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    Re: Refraction
    From: George Huxtable
    Date: 2007 Dec 12, 22:42 -0000

    Nicolas wrote-
    
    "Barents observations were taken at 76�15�.4 N 68�18�.6 O.:
    January 24th, 1597 - It was indicated that they saw a glimpse of the sun
    January 27th, 1597 - They saw the sun "in zijn volle rondicheyt" (in its
    full roundness)"
    
    Comment from George-
    
    That, in itself, is a bit contradictory. Seeing "a glimpse of the Sun" is a 
    very different matter from seeing the Sun "in its full roundness".
    
    I am presuming that the date given is a new-style Gregorian date, not a 
    Julian date (the switchover date was a rather complicated matter, in 
    Holland). In which case, at local noon on the civil day of 27 Jan 1597, the 
    Sun's altitude was -4d 41' 38", according to Skymap, so it agrees with the 
    figure quoted..
    
    Not unreasonably, the Nautical Almanac predictions for refraction go down 
    only to an apparent alitude of zero, for which the refraction is given as 
    33.8'. To see the Sun when it's actually so far below the horizon must be an 
    extreme case of "ducting" of light, by a strong temperature gradient close 
    to the surface. I have heard that such effects are not uncommon in Arctic 
    regions.
    =================
    
    I tried to access the English-language article referred to by Nicolas, but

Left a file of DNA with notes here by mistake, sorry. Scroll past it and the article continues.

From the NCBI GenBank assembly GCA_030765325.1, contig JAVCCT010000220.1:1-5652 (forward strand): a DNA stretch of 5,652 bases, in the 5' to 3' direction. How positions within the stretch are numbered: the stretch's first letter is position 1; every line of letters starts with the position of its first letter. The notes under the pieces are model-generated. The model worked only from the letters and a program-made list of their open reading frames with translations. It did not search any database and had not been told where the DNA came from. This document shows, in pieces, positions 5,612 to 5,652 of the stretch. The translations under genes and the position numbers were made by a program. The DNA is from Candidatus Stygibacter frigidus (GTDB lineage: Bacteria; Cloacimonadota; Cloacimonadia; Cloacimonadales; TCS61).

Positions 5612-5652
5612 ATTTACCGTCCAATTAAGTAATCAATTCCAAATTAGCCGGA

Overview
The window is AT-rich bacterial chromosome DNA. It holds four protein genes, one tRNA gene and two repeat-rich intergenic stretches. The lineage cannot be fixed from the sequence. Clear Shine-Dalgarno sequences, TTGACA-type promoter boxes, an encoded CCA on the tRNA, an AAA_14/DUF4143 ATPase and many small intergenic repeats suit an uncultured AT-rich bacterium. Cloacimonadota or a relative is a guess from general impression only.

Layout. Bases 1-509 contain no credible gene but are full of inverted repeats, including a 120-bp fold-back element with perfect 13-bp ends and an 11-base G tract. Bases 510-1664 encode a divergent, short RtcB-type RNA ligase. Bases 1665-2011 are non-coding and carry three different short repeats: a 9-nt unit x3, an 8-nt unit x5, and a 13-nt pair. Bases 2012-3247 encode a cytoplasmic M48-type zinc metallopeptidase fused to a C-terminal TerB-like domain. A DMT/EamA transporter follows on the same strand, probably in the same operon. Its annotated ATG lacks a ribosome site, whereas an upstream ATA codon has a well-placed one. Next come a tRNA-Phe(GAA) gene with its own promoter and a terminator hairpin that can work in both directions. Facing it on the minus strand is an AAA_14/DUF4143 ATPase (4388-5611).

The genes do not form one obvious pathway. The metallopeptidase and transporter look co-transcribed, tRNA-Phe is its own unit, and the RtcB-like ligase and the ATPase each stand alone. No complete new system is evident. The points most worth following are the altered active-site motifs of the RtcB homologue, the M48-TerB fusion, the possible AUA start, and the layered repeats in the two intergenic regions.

all I could get, without privileges, was to the abstract.
    
    Presumably, any argument about Barents' Jupiter-Moon conjunction relates to 
    Jupiter being theoretically at least 2 degrees below the horizon at the time 
    the conjunction occurred, on 24 Jan. If the Moon and Jupiter could be seen 
    together at the time of conjunction, again, there must have been a lot of 
    abnormal refraction. But I strongly doubt whether any worthwhile longitude 
    could ever be derived by observing that conjunction. It wasn't a very close 
    event, the Moon never coming closer to Jupiter than about 3 degrees, so it 
    would be hard to give a time for that conjunction to within an hour or two, 
    even if a precise Moon position prediction had been available. It would 
    depend a lot on the definition of the moment of a conjunction. The 
    astronomers, compiling an ephemeris, would probably predict it as the moment 
    when the Moon and Jupiter had the same Right-Ascension (or perhaps the same 
    ecliptic longitude), but all the observer could do, at a guess, is to time 
    his best estimate of when they had the same azimuth. Halley used a similar 
    technique, but he required the Moon and (in his case) star to come much 
    closer than that.
    
    I don't see refraction errors, which will usually change the altitude only, 
    having a big impact on the determination of the moment of conjunction.
    
    George.
    
    contact George Huxtable at george---.u-net.com
    or at +44 1865 820222 (from UK, 01865 820222)
    or at 1 Sandy Lane, Southmoor, Abingdon, Oxon OX13 5HX, UK. 
    
    
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